Fifteen people were killed yesterday in a train accident in north India, an official said, amid a political row over a plan to raise fares to pay for a safety upgrade on the network.
A train traveling across Uttar Pradesh State crashed into an overloaded jeep carrying 19 people as it tried to pass an unmanned crossing in Mahamaya Nagar District, 296km from the state capital, Lucknow.
“The jeep was thrown 6m away,” a state home ministry official who declined to give his name said, adding that 15 passengers were killed instantly and four were critically injured.
The accident occurred at about 7:30am yesterday, he added.
Many rail crossings in India are unmanned and lack functioning signals, raising the risk of collisions for vehicle drivers attempting to cross.
The cash-strapped train system has a notoriously bad safety record, with a recent official report revealing that almost 15,000 people are killed every year crossing rail tracks — a figure that the government described as a “massacre.”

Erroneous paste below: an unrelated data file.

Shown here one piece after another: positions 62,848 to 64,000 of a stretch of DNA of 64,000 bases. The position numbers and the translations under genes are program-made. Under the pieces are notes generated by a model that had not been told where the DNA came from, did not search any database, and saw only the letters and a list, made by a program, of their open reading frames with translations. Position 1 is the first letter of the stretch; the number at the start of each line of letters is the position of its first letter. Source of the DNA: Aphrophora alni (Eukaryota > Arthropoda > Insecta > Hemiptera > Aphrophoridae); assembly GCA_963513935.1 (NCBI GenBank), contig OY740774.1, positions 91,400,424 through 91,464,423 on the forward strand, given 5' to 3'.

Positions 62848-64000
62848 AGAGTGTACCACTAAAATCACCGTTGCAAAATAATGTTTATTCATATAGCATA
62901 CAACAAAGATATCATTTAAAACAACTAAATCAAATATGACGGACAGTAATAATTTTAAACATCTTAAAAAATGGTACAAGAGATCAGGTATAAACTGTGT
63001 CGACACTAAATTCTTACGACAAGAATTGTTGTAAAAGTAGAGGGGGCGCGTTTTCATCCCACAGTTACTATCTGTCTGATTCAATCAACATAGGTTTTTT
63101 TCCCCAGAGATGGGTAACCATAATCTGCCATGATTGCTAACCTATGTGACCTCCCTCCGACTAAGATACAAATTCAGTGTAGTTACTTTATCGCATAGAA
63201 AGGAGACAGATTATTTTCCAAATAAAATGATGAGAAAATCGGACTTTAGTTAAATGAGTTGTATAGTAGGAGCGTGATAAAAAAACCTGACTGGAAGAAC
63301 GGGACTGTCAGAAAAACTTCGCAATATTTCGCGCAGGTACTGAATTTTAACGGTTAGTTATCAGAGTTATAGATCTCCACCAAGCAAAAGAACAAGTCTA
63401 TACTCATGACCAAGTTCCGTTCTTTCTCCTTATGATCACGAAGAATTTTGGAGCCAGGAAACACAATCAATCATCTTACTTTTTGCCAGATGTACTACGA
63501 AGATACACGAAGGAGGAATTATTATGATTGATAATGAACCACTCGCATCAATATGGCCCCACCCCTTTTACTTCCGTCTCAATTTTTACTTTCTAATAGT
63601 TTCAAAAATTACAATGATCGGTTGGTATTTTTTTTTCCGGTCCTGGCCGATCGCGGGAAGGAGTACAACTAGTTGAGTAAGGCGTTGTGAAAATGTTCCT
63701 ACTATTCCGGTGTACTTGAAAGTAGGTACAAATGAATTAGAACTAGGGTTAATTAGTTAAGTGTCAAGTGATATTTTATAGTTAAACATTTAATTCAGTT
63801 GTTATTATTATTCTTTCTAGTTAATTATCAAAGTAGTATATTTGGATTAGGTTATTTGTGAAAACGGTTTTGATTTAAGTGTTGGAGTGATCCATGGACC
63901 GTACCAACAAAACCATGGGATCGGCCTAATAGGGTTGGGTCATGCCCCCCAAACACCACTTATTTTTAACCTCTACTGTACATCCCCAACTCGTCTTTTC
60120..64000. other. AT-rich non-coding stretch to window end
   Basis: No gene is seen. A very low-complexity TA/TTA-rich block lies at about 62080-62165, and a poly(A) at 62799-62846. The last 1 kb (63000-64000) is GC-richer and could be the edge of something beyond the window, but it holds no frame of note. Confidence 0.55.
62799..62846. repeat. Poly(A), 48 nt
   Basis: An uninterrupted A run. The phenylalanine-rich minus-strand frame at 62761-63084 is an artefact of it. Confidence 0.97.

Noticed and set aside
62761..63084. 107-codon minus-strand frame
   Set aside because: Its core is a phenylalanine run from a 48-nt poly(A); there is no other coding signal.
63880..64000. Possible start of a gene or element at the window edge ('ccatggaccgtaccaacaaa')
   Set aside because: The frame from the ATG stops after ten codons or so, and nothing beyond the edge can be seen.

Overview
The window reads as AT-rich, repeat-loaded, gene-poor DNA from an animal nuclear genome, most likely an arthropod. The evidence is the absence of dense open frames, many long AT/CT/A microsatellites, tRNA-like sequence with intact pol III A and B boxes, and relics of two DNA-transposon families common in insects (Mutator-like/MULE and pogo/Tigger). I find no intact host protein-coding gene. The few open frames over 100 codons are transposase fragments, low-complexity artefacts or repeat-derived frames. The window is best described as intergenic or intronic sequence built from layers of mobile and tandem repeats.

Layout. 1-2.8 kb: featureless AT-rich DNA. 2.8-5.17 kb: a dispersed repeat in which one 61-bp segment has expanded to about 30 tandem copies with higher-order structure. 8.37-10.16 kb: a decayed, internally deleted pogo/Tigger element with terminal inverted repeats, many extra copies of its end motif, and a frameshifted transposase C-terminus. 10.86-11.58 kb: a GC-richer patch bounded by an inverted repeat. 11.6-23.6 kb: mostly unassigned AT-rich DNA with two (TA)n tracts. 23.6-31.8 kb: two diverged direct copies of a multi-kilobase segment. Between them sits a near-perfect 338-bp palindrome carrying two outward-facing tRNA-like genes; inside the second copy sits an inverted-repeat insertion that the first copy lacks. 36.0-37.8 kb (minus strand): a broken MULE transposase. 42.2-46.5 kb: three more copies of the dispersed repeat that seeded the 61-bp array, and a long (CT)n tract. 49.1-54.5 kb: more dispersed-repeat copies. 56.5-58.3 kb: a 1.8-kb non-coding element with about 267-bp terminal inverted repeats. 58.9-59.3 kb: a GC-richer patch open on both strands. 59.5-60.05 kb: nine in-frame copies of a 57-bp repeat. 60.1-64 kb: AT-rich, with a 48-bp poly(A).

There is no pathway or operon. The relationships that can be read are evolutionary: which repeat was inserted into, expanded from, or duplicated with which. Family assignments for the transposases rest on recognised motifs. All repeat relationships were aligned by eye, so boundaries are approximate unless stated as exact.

Last week, then-national rail minister Dinesh Trivedi pledged to make safety his top priority on the network and hiked fares for the first time in nearly a decade, earning criticism from the opposition and his own party.
Trivedi resigned on Sunday after being forced out by the head of his Trinamool Congress Party, a minority coalition partner in the government which called the fares hike “anti-poor.”
India’s rail network carries 18 million people daily and is still the main form of long-distance travel, despite fierce competition from private airlines.
The previous most recent major train accident occurred in July last year, when a packed express train traveling from Kolkata to New Delhi derailed at high speed in Uttar Pradesh, killing 69 people.
The nation’s worst rail accident was in 1981, when a train plunged into a river in the eastern state of Bihar, killing an estimated 800 people.